7. Hobbled for years, Dolphin Roundabout fully reopened to improve traffic PATTAYA:--After years of being crippled, Pattaya’s Dolphin Roundabout has been restored to its original working design. Pattaya blocked off lanes of the landmark traffic circle in 2015 to prevent vehicles from circumnavigating the roundabout, arguing that it would improve traffic flow. In fact, it made congestion worse. It has taken four years, but the light bulb finally went on for traffic planners and police who now have fully reopened the traffic circle for most vehicles. Traffic police inspector Pol. Maj. Aruth Sapanon said Feb. 9 that large vehicles – specifically tour buses – will be barred from the roundabout during evening rush hour on weekdays and after 7 p.m. on weekends. Drivers of smaller cars and trucks and motorcycles can go around in circles to their hearts’ delight. Aruth said the reopening is conditional and will be evaluated again at the end of next month. Read more: http://www.pattayamail.com/news/hobbled-for-years-dolphin-roundabout-fully-reopened-to-improve-traffic-246257 -- PATTAYA MAIL 2019-15-02--
  8. Jaywalkers ignore Pattaya traffic lights, for good reason PATTAYA:--With most of the city’s pedestrian-crossing lights broken for the past decade, Pattaya’s tourists can be forgiven for jaywalking. That hasn’t stopped some locals from complaining about those crossing against the light on North Road by the Terminal 21 shopping mall. They say it slows down traffic and risks accidents. The signal – which allows people to cross the busy thoroughfare to catch baht buses headed to Sukhumvit Road and the Pattaya Bus Station – actually does work. But the 15-second delay before the light changes to green apparently is too long for many visitors. Of course, frequent visitors to Pattaya probably just assume the light is broken, as so many are. A random check on Beach Road found one of two lights broken with a police officer doing the work of a mechanical light outside the Soi 9 police station and Central Festival Pattaya Beach. Read more: http://www.pattayamail.com/news/jaywalkers-ignore-pattaya-traffic-lights-for-good-reason-246269 -- PATTAYA MAIL 2019-15-02--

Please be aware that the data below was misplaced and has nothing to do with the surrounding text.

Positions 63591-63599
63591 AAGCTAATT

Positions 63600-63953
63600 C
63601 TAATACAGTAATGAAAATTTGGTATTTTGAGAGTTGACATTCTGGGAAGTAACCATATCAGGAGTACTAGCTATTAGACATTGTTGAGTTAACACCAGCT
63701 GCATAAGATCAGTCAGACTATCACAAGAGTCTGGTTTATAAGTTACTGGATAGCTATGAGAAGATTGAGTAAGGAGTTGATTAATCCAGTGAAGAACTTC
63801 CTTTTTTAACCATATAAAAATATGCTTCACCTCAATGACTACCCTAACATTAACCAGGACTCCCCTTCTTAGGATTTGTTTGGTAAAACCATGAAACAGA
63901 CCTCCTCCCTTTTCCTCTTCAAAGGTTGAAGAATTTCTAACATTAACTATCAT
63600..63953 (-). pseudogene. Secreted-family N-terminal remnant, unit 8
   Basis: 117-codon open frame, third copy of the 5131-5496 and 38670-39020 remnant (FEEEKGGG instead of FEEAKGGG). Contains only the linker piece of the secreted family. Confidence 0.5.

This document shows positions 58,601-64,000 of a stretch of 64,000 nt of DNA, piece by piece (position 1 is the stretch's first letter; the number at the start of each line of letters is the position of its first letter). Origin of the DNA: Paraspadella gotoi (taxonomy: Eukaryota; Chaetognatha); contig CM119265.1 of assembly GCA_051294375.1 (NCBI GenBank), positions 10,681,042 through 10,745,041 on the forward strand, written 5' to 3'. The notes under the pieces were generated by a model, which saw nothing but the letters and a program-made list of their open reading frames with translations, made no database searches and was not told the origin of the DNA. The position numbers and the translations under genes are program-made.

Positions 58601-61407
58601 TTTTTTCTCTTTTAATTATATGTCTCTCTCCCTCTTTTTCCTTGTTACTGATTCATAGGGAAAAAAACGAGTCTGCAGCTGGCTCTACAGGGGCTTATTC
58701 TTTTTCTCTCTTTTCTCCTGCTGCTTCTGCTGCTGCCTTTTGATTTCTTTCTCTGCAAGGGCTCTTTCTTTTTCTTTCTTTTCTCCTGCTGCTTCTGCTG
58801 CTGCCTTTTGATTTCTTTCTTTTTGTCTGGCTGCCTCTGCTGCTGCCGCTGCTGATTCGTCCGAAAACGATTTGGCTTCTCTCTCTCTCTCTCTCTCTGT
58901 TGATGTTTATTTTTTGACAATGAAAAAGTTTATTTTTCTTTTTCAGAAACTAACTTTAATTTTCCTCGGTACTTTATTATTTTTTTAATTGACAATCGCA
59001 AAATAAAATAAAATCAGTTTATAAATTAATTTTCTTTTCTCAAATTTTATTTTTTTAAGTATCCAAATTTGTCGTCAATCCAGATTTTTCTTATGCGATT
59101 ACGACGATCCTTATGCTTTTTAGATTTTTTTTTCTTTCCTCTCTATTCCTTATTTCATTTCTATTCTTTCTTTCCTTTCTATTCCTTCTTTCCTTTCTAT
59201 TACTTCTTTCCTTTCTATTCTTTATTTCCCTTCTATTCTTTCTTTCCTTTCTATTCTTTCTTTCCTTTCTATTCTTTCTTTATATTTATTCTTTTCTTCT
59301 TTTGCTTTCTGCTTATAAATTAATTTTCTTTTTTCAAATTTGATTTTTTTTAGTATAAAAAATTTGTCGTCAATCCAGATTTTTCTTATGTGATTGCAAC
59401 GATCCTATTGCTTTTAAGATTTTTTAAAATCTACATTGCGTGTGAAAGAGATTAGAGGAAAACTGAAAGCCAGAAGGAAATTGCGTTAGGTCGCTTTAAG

9. East Pattaya locals complain herd of wild boars roaming area PATTAYA:--Soi Khao Talo residents want Pattaya to help catch 30-40 wild boars roaming the nearby woods eating trash and biting people. Residents of Eakmongkok 4/1 village met with Nong­prue Sub-district Councilman Metasit Samala Feb. 4, saying that construction workers living nearby originally had a couple boars as pets. But they bred to create a herd as large as 40 animals. Residents complained the wild pigs rummaged through trash bins and even bit a few people. They want Pattaya to catch the animals and restrict them to a pen where they can be cared for and not bother people. -- PATTAYA MAIL 2019-15-02--
  10. Pattaya Beach rebuild to wrap by March – Marine Dept. PATTAYA:--The promised year-end completion date for the rebuilding of Pattaya Beach came and went without a word from city hall, but officials are now vowing the work will wrap this month. Pattaya Marine Department Director Ekaraj Kantaro said Feb. 7 that contractor Marine Construction Co. is down to the southernmost 100 meters of beachfront. Only leveling of the sand and sand bag work remains. Once complete, the Marine Department has set its sights on Jomtien Beach as the next target for erosion mitigation. The Marine Department has requested a 590-million-baht budget for a restoration project to cover three kilometers of Jomtien. -- PATTAYA MAIL 2019-15-02--
  11. BPH issues PM 2.5 warning for at-risk Pattayans PATTAYA:--Bangkok Hospital Pattaya warned pregnant women, the elderly and those suffering chronic illnesses to take extra precautions as Pattaya battles poor air quality. Dr. Supakit Vechapanitch, director of health promotion, suggested that at-risk groups should avoid areas with high concentrations of particulate matter measuring 2.5 microns or smaller. Topping that list is Bang­kok, which has been strangling on the so-called PM 2.5 for weeks. Pattaya’s air quality is markedly better, but has at times reached the lowest of the unhealthful levels. Supakit said exposure to too much PM 2.5 – typically by sitting in traffic or working in factories – can cause short-term coughing and burning in the throat and nose. Long term, the microscopic dust, which cannot be filtered out by the body before it embed in the lungs, can cause dyspnea, bronchitis, gastrointestinal problems and lung infections. The doctor stressed there is no-short term cure – other than the rainy season – for the record air pollution. Thailand must change and enforce its environment regulations and people must care more for the environment, he said. -- PATTAYA MAIL 2019-15-02--